I tried to get close for a picture but the whole group of divers were so excited that the shark was scared away. Everywhere we went there were huge shoals of glassfish. When my flashguns fired, the silvery reflections reminded me of millions upon millions of glittering stars.     

Group of soldier fish
Group of soldierfish beneath the boat

Further north Tachai Pinnacle, aka Twin Peaks, had a lot of potential. The current was running incredibly fast on our descent and visibility was a milky 5-8m. There seemed to be one massive boulder sitting at a depth of 12m surrounded by smaller boulders.

We circumnavigated this and then skirted around the periphery. Huge gorgonian seafans and colourful soft corals colonised a number of the rock faces. I stopped to take a shot of a chilled-out puffer, but after a few seconds had to move on, otherwise I would have lost contact with the group.

A pair of eagle rays, rarely seen in these waters, watched over us for several moments and then disappeared into the haze. We stayed low, trying to avoid the current. We managed to do two dives at this site, which was probably the highlight of the trip – I can only imagine what it’s like in amazing vis! 

Diver with coral grouper
Diver with blue-spotted puffer

My doubts about the weather were confirmed when the skipper and the dive-guides decided to abandon our journey further north and return to the better-protected waters around the Similans. The highlight and main purpose of my trip, diving Richelieu Rock, had unfortunately been cancelled.

On our way back, we managed to stop off and explore Island 8, where there is a visitor’s centre and camping facilities. The beautiful white sandy beach is a popular tourist attraction, and on our last day the sun decided to make an appearance, bringing several speedboats filled with tourists looking to soak up the rays.

At Donald Duck Bay, I found plenty of macro subjects to shoot. There were even a few swim-throughs, stuffed with trevally and soldierfish. I enjoyed flitting around the rocks finding morays, coral grouper, angelfish, ghost pipefish, clowns, puffers and many more species. Just to round out my contentment, we bumped into a small friendly hawksbill.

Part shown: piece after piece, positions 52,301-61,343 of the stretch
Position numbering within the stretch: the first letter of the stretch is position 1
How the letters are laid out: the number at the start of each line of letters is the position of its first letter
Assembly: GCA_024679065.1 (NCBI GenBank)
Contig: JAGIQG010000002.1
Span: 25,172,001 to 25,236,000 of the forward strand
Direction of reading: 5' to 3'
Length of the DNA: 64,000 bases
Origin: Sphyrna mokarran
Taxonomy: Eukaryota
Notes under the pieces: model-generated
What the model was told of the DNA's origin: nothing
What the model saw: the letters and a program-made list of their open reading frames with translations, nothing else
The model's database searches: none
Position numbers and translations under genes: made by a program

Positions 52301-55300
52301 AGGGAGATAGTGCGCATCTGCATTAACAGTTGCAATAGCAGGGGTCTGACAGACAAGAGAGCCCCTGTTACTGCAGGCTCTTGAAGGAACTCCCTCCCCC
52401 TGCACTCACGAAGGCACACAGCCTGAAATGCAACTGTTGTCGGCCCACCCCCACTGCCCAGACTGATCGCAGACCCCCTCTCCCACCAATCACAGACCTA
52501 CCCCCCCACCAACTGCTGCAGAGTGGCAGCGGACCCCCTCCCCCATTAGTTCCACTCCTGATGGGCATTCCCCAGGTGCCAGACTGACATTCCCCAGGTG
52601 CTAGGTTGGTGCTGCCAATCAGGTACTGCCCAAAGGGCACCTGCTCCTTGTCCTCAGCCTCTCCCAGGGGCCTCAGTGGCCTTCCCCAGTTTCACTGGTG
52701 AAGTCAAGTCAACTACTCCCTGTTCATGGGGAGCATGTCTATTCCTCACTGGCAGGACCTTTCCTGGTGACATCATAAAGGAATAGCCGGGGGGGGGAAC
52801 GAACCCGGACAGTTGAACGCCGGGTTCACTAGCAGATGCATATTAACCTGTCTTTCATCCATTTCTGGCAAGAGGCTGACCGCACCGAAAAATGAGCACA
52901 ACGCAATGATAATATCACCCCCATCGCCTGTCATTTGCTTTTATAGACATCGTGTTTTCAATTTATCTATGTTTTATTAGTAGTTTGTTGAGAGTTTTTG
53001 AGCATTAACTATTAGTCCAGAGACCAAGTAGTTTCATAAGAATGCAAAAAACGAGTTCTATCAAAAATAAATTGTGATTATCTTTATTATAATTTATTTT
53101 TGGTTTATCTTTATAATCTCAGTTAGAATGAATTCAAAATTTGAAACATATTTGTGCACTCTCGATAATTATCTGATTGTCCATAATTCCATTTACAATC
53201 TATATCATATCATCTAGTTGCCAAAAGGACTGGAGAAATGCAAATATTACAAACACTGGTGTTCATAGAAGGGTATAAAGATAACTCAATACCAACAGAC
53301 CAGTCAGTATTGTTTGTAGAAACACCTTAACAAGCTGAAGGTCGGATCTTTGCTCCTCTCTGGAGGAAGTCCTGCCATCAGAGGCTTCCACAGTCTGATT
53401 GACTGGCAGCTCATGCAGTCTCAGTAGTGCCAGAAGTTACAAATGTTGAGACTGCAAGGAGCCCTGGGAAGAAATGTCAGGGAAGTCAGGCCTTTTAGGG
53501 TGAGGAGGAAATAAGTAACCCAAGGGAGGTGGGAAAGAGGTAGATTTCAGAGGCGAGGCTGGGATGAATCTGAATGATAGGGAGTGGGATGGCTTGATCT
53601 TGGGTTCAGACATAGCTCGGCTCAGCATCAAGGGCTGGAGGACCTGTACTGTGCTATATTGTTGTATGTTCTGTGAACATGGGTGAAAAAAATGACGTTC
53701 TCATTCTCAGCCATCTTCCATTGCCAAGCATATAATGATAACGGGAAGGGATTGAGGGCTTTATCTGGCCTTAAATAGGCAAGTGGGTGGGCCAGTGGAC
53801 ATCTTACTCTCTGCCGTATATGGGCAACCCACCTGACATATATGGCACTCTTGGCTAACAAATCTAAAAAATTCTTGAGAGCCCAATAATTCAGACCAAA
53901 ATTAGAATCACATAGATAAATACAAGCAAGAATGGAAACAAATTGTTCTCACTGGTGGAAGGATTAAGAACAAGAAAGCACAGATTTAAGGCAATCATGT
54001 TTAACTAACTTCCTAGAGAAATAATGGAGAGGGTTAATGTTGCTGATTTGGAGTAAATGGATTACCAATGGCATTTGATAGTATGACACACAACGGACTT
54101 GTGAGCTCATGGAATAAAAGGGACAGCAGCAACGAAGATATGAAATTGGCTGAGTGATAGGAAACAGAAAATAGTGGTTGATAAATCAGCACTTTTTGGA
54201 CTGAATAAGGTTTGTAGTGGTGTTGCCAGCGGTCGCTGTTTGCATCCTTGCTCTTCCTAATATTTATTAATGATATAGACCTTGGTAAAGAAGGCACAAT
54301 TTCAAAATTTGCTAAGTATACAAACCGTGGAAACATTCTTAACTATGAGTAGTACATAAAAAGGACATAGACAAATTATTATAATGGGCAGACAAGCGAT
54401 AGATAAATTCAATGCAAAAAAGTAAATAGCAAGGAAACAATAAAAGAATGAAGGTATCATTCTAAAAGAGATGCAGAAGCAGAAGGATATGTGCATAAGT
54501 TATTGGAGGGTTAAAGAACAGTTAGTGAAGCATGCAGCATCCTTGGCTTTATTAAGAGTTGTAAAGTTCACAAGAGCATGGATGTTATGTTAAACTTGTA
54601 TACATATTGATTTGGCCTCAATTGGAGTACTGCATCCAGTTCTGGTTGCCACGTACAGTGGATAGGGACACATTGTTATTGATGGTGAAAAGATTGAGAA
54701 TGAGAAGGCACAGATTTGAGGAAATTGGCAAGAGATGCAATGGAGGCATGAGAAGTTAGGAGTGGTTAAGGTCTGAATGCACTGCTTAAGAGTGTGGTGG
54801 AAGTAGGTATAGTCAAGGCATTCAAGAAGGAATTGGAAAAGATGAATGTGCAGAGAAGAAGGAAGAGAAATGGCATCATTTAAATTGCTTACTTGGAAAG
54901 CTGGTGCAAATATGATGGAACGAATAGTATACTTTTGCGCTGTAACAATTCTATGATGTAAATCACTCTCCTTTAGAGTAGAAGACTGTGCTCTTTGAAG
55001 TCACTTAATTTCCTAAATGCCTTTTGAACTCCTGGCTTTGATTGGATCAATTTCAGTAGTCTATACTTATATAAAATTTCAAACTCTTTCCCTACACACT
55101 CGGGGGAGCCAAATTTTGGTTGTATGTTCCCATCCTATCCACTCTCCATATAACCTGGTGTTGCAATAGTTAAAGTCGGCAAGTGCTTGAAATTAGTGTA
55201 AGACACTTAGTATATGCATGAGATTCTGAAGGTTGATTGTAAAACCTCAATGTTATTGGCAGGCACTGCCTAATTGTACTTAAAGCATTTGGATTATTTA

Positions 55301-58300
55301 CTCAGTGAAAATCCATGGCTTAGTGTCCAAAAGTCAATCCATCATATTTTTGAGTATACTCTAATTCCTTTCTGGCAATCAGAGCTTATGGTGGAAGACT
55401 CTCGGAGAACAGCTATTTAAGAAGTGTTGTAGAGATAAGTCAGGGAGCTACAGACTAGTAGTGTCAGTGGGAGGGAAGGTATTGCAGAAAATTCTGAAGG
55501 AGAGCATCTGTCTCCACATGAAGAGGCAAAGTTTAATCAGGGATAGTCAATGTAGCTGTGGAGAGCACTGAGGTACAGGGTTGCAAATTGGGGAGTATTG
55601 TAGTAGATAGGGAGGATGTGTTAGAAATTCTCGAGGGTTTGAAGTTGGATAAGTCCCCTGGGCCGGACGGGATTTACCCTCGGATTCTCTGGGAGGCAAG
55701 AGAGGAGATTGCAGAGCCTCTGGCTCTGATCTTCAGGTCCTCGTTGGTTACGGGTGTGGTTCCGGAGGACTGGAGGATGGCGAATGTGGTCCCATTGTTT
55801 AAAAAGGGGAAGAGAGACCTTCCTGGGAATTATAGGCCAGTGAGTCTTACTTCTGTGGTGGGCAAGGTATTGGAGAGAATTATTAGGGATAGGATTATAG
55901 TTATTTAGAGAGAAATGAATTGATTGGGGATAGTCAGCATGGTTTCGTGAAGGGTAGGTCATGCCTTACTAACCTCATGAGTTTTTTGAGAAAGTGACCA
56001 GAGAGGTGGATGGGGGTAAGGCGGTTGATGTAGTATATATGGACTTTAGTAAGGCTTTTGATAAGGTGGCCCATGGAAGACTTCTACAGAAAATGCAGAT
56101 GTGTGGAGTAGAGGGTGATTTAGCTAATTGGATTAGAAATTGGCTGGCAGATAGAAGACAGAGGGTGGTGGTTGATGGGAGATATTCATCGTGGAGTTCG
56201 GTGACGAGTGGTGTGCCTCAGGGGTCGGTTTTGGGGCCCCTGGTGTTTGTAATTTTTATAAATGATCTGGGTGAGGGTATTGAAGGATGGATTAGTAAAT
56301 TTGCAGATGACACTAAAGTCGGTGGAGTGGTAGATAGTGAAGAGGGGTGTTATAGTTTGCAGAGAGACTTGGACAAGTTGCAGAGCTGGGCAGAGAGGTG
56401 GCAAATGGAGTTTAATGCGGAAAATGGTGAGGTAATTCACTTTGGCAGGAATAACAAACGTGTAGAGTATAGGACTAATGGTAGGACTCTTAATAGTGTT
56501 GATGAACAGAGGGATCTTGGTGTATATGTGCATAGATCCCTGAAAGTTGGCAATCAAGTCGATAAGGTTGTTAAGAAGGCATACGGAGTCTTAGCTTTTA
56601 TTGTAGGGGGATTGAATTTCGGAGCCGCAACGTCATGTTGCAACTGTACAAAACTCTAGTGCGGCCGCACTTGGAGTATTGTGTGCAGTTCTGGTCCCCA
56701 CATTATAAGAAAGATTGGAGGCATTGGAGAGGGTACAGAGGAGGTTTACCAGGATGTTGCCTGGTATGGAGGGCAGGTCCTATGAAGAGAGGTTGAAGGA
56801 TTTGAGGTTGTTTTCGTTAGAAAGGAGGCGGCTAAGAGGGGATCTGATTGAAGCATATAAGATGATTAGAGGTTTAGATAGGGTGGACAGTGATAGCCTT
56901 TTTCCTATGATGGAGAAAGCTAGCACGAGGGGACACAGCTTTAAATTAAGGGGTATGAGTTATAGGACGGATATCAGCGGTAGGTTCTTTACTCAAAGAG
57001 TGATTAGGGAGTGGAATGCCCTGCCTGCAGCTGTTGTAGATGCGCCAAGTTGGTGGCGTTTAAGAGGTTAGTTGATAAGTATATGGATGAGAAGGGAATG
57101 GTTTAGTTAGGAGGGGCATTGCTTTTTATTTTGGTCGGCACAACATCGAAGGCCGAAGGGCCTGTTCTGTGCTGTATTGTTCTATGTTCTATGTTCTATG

Some more surprises!
Divers and gorgonians

Our penultimate dive at Elephant Head Rock was a step up from our previous dive, with bigger and better swim-throughs, overhangs thriving with smaller fish, and breath-taking scenery. I scouted ahead and found an abundance of seafans and soft corals. With a few divers silhouetted in the background, my pictures looked very atmospheric. 

A memorable trip
Marco Polo guests at the end of the trip

Moral of the story

Unfortunately, on this occasion, the weather had beaten me. I’m old and ugly enough to understand that s*** happens, and the safety of the guests and crew is paramount. 

Even so, I remained bitterly disappointed to miss out on Richelieu Rock. I can only report on my findings as they unfolded during the week, which totalled 22 dives, including night dives.

Tachai Pinnacle and Koh Bon Pinnacle were the main attractions for me, with their interesting seascapes of big boulders, dramatic walls and a number of swim-throughs to explore, and there were good amounts of small-to-medium fish, perfect for macro photo lovers.

However, I had come to the Similans for big pelagic sightings, and my tally for the week was disappointing. The moral of this story? If you have a particular objective, make sure you travel at the most appropriate time of year!